West Virginia Supreme Court of Appeals Holds That Borrowers Facing Foreclosure Do Not Have Standing to Challenge Validity of Assignments of Their Debts
Clete Pavone bought property in West Virginia from Patrick Russell in October of 2018. Because he did not obtain a title search before buying the property, Mr. Pavone did not know that it was encumbered by a deed of trust that Mr. Russell had granted to Equity South Mortgage in 1999. Mr. Pavone learned of the existence of the Equity South deed of trust less than six months after he purchased the property when he received a foreclosure notice from a trustee acting for NPL Mortgage Acquisitions, LLC.
Mr. Pavone filed suit to enjoin the foreclosure sale. He argued that NPL Mortgage had no right to foreclose because there had been no proper assignment of the deed of trust to NPL Mortgage. The evidence showed that the following assignments of the deed of trust had occurred:
- Assignment by Equity South Mortgage to EFC Mortgage Corporation dated January 16, 2000 and recorded February 7, 2019;
- Assignment by EFC Mortgage to Life Bank dated January 7, 2000 and recorded February 11, 2019;
- Assignment by Life Bank to Franklin Credit Management Corporation dated August 15, 2005 and recorded February 12, 2019;
- Assignment by Franklin Credit Management to Deutsche Bank National Trust Company dated February 4, 2009 and recorded February 13, 2019; and
- Assignment by Deutsche Bank to NPL Mortgage dated January 30, 2019 and recorded February 14, 2019.
Mr. Pavone argued that there was a fatal break in the chain of assignments because the deed of trust had not yet been assigned to EFC Mortgage on January 7, 2000 when it purported to assign it to Life Bank. As noted above, the assignment from the original beneficiary of the deed of trust, Equity South, to ECF Mortgage was dated January 16, 2000, nine days after the purported assignment by EFC to Life Bank.
The trial court ruled against Mr. Pavone based on the “after-acquired property doctrine.” Under that doctrine, “property acquired by a grantor, who previously attempted to convey title to land which the grantor did not in fact own, inures automatically to the benefit of prior grantees.” Mr. Pavone appealed to the West Virginia Supreme Court of Appeals.
In Pavone v. NPL Mortgage Acquisitions, LLC, the West Virginia Supreme Court did not address whether the trial court had misapplied the after-acquired property doctrine. Instead, it held that Mr. Pavone did not have standing to challenge the validity of the assignments and remanded the case to the trial court with instructions to dismiss it.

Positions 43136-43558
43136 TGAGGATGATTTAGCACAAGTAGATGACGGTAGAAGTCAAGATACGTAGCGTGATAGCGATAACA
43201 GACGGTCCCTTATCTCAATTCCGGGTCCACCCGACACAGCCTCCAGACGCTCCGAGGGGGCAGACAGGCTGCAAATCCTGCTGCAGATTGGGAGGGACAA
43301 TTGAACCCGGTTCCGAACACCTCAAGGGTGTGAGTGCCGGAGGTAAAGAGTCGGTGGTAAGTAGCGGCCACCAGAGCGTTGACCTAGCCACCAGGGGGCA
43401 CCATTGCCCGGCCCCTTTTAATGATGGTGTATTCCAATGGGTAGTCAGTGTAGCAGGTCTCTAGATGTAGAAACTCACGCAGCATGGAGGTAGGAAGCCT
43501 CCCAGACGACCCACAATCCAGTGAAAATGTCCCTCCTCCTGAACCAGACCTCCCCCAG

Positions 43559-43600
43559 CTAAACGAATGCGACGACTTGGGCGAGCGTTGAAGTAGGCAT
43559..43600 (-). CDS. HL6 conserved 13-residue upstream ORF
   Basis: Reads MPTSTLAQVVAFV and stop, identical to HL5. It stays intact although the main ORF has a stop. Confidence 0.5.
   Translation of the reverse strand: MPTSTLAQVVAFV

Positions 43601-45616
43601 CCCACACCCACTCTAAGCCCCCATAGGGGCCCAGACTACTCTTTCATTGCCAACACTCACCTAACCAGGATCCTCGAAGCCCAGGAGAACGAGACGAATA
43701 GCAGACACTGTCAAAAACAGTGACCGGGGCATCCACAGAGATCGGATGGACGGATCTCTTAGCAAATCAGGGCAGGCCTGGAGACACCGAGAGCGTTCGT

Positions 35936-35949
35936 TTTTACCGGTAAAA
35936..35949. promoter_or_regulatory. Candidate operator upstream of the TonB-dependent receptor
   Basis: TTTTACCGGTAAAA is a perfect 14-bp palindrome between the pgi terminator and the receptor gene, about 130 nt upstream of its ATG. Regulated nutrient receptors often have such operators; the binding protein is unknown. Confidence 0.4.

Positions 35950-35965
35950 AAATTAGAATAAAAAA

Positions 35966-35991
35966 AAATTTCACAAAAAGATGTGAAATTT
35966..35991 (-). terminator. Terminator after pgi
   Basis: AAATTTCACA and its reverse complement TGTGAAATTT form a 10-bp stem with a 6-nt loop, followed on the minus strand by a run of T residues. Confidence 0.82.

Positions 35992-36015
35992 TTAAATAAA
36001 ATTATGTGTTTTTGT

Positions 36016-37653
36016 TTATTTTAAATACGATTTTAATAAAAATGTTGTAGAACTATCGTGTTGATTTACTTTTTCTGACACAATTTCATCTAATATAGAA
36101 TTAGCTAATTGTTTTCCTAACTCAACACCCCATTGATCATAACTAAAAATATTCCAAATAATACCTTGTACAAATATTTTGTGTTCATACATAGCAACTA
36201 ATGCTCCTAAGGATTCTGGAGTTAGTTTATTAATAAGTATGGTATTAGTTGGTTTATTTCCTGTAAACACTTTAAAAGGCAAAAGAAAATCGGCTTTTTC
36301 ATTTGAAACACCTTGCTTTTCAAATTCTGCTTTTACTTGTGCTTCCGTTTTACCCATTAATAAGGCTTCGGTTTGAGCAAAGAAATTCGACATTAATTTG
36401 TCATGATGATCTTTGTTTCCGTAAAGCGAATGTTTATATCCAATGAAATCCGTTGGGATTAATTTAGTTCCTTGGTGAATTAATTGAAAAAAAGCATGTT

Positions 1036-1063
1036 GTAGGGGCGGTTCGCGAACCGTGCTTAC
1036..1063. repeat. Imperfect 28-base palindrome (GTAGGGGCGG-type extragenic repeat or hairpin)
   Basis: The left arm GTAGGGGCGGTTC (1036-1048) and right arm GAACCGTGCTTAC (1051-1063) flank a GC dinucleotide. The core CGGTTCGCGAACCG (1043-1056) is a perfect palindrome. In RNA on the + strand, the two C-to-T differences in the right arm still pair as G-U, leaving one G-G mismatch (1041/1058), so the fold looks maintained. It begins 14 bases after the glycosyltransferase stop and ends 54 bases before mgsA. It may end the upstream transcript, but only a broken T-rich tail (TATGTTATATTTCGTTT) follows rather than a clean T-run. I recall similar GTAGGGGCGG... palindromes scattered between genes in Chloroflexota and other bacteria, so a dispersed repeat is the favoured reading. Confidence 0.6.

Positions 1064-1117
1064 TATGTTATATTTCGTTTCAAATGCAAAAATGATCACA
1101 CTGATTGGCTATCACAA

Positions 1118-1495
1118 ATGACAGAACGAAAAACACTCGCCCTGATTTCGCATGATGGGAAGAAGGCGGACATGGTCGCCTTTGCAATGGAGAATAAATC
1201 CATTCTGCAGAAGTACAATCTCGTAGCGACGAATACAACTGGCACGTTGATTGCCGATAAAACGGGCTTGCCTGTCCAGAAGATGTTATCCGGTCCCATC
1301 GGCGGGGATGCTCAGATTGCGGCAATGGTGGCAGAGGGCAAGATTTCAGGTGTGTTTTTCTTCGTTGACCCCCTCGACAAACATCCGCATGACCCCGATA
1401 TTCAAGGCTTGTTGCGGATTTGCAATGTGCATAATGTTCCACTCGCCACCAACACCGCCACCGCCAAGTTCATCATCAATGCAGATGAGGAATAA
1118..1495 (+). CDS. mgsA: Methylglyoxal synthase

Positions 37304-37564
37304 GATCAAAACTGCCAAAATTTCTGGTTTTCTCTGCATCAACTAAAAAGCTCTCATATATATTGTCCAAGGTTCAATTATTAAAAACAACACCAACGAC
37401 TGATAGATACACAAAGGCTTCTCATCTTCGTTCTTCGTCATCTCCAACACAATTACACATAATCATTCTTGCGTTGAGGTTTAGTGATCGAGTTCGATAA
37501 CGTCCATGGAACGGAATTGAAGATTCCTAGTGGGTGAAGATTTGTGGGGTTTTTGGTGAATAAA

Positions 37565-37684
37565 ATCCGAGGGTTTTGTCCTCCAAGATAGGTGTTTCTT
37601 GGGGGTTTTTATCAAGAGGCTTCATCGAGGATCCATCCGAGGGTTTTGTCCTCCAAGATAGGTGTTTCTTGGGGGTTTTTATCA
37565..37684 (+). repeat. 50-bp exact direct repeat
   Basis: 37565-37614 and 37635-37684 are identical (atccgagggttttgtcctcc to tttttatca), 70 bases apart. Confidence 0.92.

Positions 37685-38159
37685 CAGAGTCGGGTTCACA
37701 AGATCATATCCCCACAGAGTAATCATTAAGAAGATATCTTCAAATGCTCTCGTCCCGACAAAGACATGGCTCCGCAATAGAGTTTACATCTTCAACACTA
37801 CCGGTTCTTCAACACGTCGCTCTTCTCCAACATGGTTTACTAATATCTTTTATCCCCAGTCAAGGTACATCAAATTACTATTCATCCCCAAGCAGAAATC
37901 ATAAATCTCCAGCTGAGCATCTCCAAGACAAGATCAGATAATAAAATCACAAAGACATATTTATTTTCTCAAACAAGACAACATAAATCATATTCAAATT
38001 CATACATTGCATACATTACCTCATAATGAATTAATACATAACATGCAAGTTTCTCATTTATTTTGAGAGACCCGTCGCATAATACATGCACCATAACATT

The Supreme Court said that it had long recognized that the “prudential standing rule…normally bars litigants from asserting the rights or legal interests of others in order to obtain relief from an injury to themselves.” Mr. Pavone was seeking to do just that because he was not a party to any of the assignments. The Supreme Court cited multiple decisions of other courts which had held that only the parties to assignments of deeds of trust and mortgages have standing to challenge their validity and that borrowers do not because they are not parties to the assignments or intended third party beneficiaries.
The Supreme Court acknowledged that some courts have recognized an exception “if the borrower is at risk of paying the same debt twice.” However, the Court said that “Obviously, in this case, Mr. Pavone could not make such a claim as he was not the borrower and, therefore, was not subject to paying the debt in the first instance.”
While the fact that Mr. Pavone was not the borrower might give someone who actually is the borrower hope that he or she can distinguish the Pavone case and stop a foreclosure sale of property by someone who does not hold a valid assignment, the Supreme Court’s holding does not seem to leave that door open. The Court said without qualification, “we now hold that a litigant who is not a party to a mortgage assignment or a party intended to benefit from the assignment lacks standing to challenge the assignment.”
In light of the Supreme Court’s ruling, Mr. Pavone’s must choose between losing his property at a foreclosure sale or paying a debt of Mr. Russell that Mr. Pavone “was not subject to paying…in the first instance.” Although that may appear harsh, depriving the holder of the unpaid loan to Mr. Russell of the right to collect because of the dates of the assignments would be a harsh result as well. The after-acquired property doctrine developed to prevent that very result. The only clear message from the Supreme Court’s opinion is this: When you buy property, get a title search!